Only those who have a set-top box and a coaxial cable via a paid subscription are able to receive the programming; otherwise, those channels are inaccessible. Even if you had a tuner or satellite dish that could pick up those frequencies, you would not get anything but static, as premium cable TV operators installed scrambling circuitry to block out the signal to all but those who pay for subscriptions, something that did not occur immediately when Cable TV entered the market.

Comcast’s Digital Cable TV Service is known as XFINITY or “X1.” This service allows you to pick up the major cable networks such as CNN, the Cartoon Network, Fox News, Nickelodeon, the Travel Channel, the Food Network, etc., while also giving you the option to pick up more premium channels such as HBO, Showtime, and Epix. Cable companies such as Comcast are integrating technology such as voice remotes and the ability to access online-only broadcasters such as Netflix directly from their platform in an effort to better satisfy consumers’ growing content demands.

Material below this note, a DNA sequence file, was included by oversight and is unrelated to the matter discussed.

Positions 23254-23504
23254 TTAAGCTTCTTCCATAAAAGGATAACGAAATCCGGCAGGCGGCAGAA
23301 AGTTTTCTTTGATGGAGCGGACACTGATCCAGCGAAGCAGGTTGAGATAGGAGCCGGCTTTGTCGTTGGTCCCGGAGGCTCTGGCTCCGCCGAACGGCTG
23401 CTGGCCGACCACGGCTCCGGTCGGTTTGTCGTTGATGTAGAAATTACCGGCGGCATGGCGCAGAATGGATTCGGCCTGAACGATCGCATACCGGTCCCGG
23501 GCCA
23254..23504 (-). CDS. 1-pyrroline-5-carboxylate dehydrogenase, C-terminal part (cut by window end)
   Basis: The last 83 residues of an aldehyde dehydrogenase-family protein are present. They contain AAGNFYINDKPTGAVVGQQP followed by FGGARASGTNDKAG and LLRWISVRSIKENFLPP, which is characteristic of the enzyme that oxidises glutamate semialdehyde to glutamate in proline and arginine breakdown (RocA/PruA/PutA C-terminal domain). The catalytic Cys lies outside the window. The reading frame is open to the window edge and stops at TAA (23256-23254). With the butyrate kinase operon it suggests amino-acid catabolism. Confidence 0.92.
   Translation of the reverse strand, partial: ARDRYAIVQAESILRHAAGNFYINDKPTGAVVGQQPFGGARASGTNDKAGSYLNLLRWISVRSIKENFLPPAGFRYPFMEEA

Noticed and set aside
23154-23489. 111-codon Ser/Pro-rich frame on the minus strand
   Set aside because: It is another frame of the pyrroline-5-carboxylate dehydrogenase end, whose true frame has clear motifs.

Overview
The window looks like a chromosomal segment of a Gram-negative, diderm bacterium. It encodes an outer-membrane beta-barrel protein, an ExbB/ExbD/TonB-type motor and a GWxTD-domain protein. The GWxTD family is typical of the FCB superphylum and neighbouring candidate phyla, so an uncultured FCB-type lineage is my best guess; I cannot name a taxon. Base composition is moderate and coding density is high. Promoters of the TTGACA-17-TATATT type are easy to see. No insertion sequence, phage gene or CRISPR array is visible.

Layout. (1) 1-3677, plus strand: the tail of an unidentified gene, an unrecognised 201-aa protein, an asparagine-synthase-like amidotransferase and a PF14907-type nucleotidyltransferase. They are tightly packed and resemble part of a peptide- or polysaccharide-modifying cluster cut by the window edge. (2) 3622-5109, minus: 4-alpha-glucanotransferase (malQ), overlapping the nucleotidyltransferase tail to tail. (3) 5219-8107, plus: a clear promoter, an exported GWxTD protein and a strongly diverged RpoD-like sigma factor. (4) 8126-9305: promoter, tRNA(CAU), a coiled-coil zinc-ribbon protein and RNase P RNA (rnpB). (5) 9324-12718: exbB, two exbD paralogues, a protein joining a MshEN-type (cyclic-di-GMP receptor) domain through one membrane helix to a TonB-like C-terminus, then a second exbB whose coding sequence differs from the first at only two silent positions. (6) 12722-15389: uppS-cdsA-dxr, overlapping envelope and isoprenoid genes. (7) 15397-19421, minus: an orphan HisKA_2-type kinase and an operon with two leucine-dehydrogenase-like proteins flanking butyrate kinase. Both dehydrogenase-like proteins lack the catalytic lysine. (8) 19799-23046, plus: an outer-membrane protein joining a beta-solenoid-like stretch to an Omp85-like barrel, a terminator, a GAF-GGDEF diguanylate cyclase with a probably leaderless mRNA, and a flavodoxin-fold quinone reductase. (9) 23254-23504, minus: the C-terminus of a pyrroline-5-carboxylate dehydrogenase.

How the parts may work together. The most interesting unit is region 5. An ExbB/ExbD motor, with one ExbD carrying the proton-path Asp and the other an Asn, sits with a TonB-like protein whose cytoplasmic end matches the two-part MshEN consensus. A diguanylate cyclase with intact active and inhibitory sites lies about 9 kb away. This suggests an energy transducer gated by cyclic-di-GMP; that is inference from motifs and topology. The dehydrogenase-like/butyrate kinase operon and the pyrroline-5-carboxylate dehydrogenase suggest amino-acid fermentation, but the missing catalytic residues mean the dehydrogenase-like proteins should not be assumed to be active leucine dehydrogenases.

Similarly, Charter Spectrum is adding enhanced features to its platform and plans so that consumers have more content choices. With their Spectrum TV Gold plan, subscribers can have access to premium channel Epix. With their Spectrum TV On Demand, subscribers can have access to free primetime shows on their schedule, and if they subscribe to premium channels, they can even play the greatest shows on those networks at virtually any time that they choose.

Cox Communications provides similar features to Comcast and Charter Spectrum. Like those companies as well, they are willing to offer subscribers additional discounts on their cable TV subscriptions if they sign up for other services they offer, including telephone and Internet. Cable TV operators are capable of transmitting more than just television programming; these operators are taking advantage of that capability to offer the consumer more services in return for more significant discounts on those services, often known as “bundling.”